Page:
A large and growing wildfire burning out of control near Colorado Springs, Colo., has destroyed an estimated 300 homes and forced the evacuation of over 32,000 people in the region since Tuesday.
The blaze, dubbed the "Waldo Canyon Fire," has already charred over 18,500 acres as of early Thursday, and was only five percent contained. The growth potential for the fire remains at extreme levels.
According to Inciweb, the cost-to-date of the fire is $3.2 million.
The weather late this week and into the weekend may contribute to more spreading of the dangerous wildfire.
Weather for the Waldo Canyon Fire
Heat and low relative humidity, generally in the teens during the day, through the weekend will continue to present challenging conditions for firefighters to gain ground on the massive blaze.
There is little hope of relief from the fire weather through at least the middle of the summer.
Spotty late-day thunderstorms are expected to cause more harm than help, since they are not expected to produce much rain. Gusty winds from the storms could fan the flames, spreading the fire erratically, while lightning threatens to ignite new fires.
More Details on the Waldo Canyon Fire
More than 32,000 people have been ordered to evacuate across El Paso County, Colo., including nearly 10,000 in the city limits of Colorado Springs.
Among the evacuees are civilians and military personnel on the base of the Air Force Academy on the edge of town.
The fire spread rapidly on Wednesday as the high soared to 95 degrees. Relative humidity was low for most of the day before climbing a bit in the afternoon. A few thunderstorms, many without much rain, passed through the area during the afternoon.
Gusty winds blowing in different directions on Wednesday caused it to grow by nearly 10,000 acres compared to early Tuesday night.
A number of homes have already been destroyed on the northwest corner of the city, fire information officer Rob Deyeberg told Reuters.
Firefighters reported to local CBS affiliate KCNC that about 300 homes have been burned to the ground as of late Wednesday night.
A helicopter tries to put out fire on the Waldo Canyon wildfire as it moved into subdivisions and destroyed homes in Colorado Springs, Colo., on Tuesday, June 26, 2012. (AP Photo/Gaylon Wampler)
In the meantime, more than 1,000 people will continue to work to contain the blaze, which is one of a number burning throughout the state in what Gov. John Hickenlooper is calling "the worst fire season in the history of Colorado."
The Waldo Canyon Fire is not actually the largest fire in the state right now. Three other infernos have burned through more land in Colorado, led by the High Park Fire, which has charred 87,284 acres, but is 75 percent contained.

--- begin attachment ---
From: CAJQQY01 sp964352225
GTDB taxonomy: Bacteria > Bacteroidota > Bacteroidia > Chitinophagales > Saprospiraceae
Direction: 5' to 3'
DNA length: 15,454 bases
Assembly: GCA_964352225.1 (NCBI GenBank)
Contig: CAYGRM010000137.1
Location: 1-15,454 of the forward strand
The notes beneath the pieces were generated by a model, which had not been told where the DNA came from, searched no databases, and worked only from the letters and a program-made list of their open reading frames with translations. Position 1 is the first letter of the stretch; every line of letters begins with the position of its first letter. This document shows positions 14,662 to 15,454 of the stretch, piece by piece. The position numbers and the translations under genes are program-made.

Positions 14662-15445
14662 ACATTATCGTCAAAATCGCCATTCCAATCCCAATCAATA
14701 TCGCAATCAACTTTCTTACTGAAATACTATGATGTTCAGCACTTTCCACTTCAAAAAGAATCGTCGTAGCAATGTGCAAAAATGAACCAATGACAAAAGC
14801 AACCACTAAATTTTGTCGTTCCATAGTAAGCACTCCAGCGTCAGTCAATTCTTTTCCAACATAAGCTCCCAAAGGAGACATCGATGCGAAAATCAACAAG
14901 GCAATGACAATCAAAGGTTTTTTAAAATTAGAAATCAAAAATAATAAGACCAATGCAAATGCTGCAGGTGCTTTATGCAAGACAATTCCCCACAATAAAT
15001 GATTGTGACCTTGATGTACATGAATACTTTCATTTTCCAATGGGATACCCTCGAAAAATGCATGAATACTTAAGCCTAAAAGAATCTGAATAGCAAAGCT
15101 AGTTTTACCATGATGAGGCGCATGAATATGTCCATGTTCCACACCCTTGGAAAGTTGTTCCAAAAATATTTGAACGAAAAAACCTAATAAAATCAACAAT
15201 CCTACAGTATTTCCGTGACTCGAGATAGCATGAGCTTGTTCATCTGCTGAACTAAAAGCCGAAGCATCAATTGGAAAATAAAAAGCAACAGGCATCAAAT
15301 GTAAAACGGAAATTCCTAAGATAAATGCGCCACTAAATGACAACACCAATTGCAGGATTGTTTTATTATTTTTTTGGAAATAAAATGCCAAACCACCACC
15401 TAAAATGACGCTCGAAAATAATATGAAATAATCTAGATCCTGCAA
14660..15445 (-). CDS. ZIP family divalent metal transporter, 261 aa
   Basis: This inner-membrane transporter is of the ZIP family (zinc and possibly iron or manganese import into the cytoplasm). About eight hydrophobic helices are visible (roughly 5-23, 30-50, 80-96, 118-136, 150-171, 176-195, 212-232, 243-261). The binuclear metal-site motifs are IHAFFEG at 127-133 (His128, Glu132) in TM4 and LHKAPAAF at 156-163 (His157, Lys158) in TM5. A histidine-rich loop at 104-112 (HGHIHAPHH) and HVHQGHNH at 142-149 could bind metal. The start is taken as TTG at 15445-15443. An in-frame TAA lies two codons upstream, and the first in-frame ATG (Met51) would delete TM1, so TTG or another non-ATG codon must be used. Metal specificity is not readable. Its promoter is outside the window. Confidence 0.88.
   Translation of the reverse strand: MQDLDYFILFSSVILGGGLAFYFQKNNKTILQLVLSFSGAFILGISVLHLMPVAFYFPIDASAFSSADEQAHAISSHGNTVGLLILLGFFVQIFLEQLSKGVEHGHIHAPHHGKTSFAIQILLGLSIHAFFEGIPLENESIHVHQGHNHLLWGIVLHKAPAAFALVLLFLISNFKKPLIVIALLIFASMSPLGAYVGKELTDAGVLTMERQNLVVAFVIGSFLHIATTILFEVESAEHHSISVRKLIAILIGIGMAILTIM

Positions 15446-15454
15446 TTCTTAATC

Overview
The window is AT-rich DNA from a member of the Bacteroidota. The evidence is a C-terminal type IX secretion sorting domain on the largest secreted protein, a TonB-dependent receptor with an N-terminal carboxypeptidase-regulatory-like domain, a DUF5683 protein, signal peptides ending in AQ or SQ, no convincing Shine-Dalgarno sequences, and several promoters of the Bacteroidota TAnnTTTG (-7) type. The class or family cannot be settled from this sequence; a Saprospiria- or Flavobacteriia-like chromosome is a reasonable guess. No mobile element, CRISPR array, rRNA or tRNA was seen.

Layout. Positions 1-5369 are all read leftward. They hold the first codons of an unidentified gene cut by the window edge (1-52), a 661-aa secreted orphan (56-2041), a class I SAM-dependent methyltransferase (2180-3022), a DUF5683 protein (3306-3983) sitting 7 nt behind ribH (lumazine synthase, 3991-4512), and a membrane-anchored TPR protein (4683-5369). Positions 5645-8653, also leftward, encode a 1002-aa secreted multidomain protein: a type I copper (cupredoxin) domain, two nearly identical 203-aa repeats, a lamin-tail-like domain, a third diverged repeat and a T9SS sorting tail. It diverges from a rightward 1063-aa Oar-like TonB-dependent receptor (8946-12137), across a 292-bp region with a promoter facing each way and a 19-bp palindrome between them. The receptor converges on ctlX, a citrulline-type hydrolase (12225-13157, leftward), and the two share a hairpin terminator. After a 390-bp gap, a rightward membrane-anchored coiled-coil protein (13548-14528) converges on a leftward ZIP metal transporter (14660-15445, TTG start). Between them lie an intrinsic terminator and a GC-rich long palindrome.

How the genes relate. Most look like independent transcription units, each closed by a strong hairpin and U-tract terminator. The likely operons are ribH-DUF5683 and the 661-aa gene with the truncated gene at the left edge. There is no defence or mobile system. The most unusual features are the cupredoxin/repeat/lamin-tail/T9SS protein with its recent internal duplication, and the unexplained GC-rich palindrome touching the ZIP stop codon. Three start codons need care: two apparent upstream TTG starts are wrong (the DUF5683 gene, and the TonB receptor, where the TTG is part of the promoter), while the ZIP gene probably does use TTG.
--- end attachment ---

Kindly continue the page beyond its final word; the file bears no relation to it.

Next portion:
Another large fire, burning near Boulder about 30 miles northwest of Denver, has forced the evacuation of more than two dozen homes.
"According to the USDA Forest Service, there are more than 29 uncontained large fires occurring across the nation Tuesday," said AccuWeather.com Meteorologist Evan Duffey.
One massive blaze in Utah turned deadly on Tuesday after officials found a body in the wake of the Wood Hollow Fire.
As July draws to a close, a storm system swinging up from the Deep South will bring downpours that will break the back of the heat wave in much of the northeastern United States.
Heavy downpours will raise the concern for flash flooding along the Gulf Coast and lower Mississippi Valley through midweek.
A stifling heat wave will remain entrenched across the Northeast much of this week, despite a brief reprieve in humidity for some.
Highs will run between 10 and 15 degrees Fahrenheit above average across much of the western United States into the upcoming weekend.
Severe thunderstorms rumbled through the Northeast on Monday, lashing the region with damaging winds while also unleashing heavy downpours that triggered flash flooding.
Here are five easy ways to stay cool in sweltering summer heat.
Bridgetown, NJ (1803)
Tornado at 8:00 a.m. "The storm increased, and for the space of about three-quarters of an hour the lightnings were incessant and the thundering most awfully majestic." "The body of a covered wagon, taken from the wagon house, torn from from the springs, shattered and set up on end, the axel trees broken and 3 of the wheels torn from the same were found in different places at a distance of 50 feet." "One new wheel of a new heavy strong wagon broken entirely to pieces."
Hurricane near Jacksonville; $2.5 million damage in East Florida.
Charlotte, NC (1979)
Last of 12 straight days on which some rain fell. Total precipitation was 3.74".